4 Tips to Get in Touch with Your Feelings Instead of Burying Them

The Scream

“Hope is the feeling that the feeling you have isn’t permanent.” ~Jean Kerr

I’ve just given up smoking. Again. It’s a bad habit that I can’t seem to shake because I’m likely to relapse when I’m stressed.

I try to rationalize my destructive behavior—I don’t smoke heavily, I don’t smoke that much since I stick to rolling tobacco which makes thinner cigarettes, it’s fifteen minutes to myself where nobody will question why I’m taking time to do and think about nothing.

No matter how much I justify my bad habit, I can’t deny that I’m dependent on a bad thing to cancel out a bunch of other bad things.

Most of us use destructive methods to avoid difficult things on occasion. We may choose to remain silent in the face of confrontation instead of speaking out and defending ourselves, or we might hide behind our anger instead of admitting that we’re frustrated and scared.

Here’s what I’ve been doing to deal with my feelings instead of avoiding them:

1. Dig deep and think about what’s really getting to you.

In the past, I’d run outside for my fifteen minutes of silence and cigarettes when I found it impossible to communicate the anger and desperation I was feeling. I still have those things inside of me today, so why am I not elsewhere now, puffing away?

Here’s why: I burst. I screamed at myself in frustration and it all came pouring out. A rambling dialogue between me, myself and I revealed that I felt stuck, stupid, and terrified of what my very uncertain future held for me.

I was annoyed at the lack of support I have from the places I really need it and the lack of opportunity where I really need it.

Coming to terms with your feelings is a chore—and a painful one at times—but once you’re in the habit of it, the benefits are immediate and endless.

2. Stay committed to communicating your feelings, even if it gets difficult.

I’m dumbfounded by people who don’t let you get a word in edgewise. You know what it’s like; if you’re in an argument or even talking with good friends, sometimes you’re shut out with little space to express yourself.

In group situations, I’d shut up and sit down if I sensed that I wasn’t going to hold the floor at any point. My experiences have been dire in this arena; I’ve been shouted down and ridiculed many times so it’s no surprise that I chose to stay quiet.

However, I’ve found an unusual remedy: mime.

When everyone is yelling (or speaking over you) and battling to hold the stage, use your body to communicate instead of your voice. Actions speak louder than words? They certainly do. This is a real attention-grabber, one you’ll have to commit to for it to be effective.

I recommend it as a tool for getting that silence you need in order to make your voice heard when everything else has failed. Try it. You’ll get stared at but you’ll also get the floor.

3. Don’t let yourself reach boiling point in difficult situations.

Drop everything (carefully) and walk away. Don’t worry about people trying to stop you—you’re on your way out before you do something you regret, like lose your temper.

There’s nothing wrong with walking away from a heavy situation and coming back to it after you’ve calmed down. Take fifteen to twenty minutes to clear your mind, stretch your tense muscles, and feel your body working; heart beats, lungs fill and empty, thoughts dissipate. A moment of stillness is enough to cool you down.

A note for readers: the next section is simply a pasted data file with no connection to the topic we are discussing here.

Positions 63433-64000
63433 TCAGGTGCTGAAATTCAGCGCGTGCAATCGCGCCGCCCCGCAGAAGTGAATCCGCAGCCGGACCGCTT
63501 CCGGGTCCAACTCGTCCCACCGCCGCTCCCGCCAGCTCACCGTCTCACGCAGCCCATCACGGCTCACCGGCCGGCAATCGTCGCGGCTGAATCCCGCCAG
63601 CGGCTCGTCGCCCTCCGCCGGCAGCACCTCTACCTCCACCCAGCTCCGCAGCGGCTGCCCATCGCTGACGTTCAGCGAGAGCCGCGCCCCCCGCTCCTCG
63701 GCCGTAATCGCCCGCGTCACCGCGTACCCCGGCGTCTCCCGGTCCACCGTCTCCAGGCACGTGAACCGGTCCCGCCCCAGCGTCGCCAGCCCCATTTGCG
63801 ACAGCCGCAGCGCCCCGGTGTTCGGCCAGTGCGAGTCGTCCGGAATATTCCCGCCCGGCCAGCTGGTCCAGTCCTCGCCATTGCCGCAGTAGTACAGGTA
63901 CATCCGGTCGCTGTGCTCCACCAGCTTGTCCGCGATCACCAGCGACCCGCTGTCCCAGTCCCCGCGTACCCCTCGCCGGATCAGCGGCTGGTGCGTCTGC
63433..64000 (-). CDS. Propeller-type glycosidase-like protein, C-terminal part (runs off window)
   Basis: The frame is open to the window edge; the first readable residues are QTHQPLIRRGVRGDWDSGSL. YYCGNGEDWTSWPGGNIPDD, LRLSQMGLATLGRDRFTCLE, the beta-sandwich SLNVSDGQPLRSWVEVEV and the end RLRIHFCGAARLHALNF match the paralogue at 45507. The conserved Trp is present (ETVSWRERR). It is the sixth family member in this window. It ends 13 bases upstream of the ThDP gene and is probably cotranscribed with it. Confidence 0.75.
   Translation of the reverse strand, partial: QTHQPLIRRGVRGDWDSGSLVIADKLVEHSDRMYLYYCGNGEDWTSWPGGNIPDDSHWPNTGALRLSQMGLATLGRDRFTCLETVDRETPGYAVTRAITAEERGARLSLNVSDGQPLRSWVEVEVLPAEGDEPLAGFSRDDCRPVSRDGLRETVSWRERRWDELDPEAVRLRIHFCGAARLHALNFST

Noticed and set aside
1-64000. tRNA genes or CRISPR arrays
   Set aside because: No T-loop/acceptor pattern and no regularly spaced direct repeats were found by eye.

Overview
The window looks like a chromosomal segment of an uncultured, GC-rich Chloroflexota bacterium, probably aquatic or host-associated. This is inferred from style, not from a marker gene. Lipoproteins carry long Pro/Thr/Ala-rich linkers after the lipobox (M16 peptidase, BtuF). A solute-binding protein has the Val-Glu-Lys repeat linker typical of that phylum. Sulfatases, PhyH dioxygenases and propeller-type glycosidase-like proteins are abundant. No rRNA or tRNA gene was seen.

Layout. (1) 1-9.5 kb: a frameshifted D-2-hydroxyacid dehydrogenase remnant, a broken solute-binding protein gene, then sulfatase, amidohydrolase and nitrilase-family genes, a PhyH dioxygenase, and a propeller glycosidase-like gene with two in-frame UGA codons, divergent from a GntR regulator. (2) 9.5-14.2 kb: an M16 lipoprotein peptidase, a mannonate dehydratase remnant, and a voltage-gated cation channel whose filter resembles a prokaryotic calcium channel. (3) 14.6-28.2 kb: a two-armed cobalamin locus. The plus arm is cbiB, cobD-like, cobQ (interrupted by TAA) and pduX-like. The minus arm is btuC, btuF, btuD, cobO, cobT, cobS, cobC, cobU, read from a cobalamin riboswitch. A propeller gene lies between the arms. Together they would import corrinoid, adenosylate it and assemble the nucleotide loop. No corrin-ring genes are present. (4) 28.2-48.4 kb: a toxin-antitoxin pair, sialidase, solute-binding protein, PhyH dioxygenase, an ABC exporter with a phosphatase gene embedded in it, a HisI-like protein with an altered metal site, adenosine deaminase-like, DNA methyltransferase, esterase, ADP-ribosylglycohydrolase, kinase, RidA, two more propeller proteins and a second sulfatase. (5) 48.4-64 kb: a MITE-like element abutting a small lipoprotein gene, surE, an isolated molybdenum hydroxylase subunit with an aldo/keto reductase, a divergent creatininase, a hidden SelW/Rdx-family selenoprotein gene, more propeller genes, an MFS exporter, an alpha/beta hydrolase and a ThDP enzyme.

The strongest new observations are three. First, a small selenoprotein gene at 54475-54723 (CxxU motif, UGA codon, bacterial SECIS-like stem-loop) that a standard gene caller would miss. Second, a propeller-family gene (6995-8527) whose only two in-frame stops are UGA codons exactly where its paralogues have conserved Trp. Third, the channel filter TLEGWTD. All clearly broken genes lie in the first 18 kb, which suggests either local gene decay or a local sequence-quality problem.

If people apprehend you, ask them politely to respect your space. Don’t explain yourself to them. If they can’t take the hint, keep walking until they do.

4. Vent your feelings physically.

One thing I like to do is toss books, papers, and laundry into the air. I’ve also smashed dustbin lids while venting. A lot of people will say that this is just as destructive as yelling and screaming at someone you love, but I disagree. Even if you damage something, it can be replaced; a loved one can’t.

Obviously, don’t trash your home, but don’t be scared of expressing yourself physically. It’s immensely helpful for getting in touch with and venting your feelings.

I also like to play music when I’m on the verge of losing it, let it soak into my body, and dance. Sports, the creative arts, cookery, and gardening are excellent forms of physical release.

Embrace what suits you and get a physical as you possibly can with the activity. Channel all of that anger, irritation, or sadness you’re feeling so you can experience and then transform it.

The more I move forward without smoking and the more I write for Tiny Buddha, the more I learn not to deny who I am and what I feel.

When you’re in touch with what you’re really feeling, you’re more likely to understand the situation and resolve it instead of avoiding it.

I haven’t smoked in a month and I feel grounded, real, and alive. Approaching my problems head on has made all the difference.

About Sam Russell

Sam Russell is a young writer from the southeastern corner of the UK. He’s a cynic by nature trying to prove that cynics can be happy and positive, too. Visit his blog at

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  • ricercar

    i agree with this so much that i could have written. with all the problems, that is. the solutions, well i have tried a load of them and they dont work. probably because there's still some denial / hiding going on in my head. but its getting better. atleast now i know i am hiding stuff from myself, and looking for it.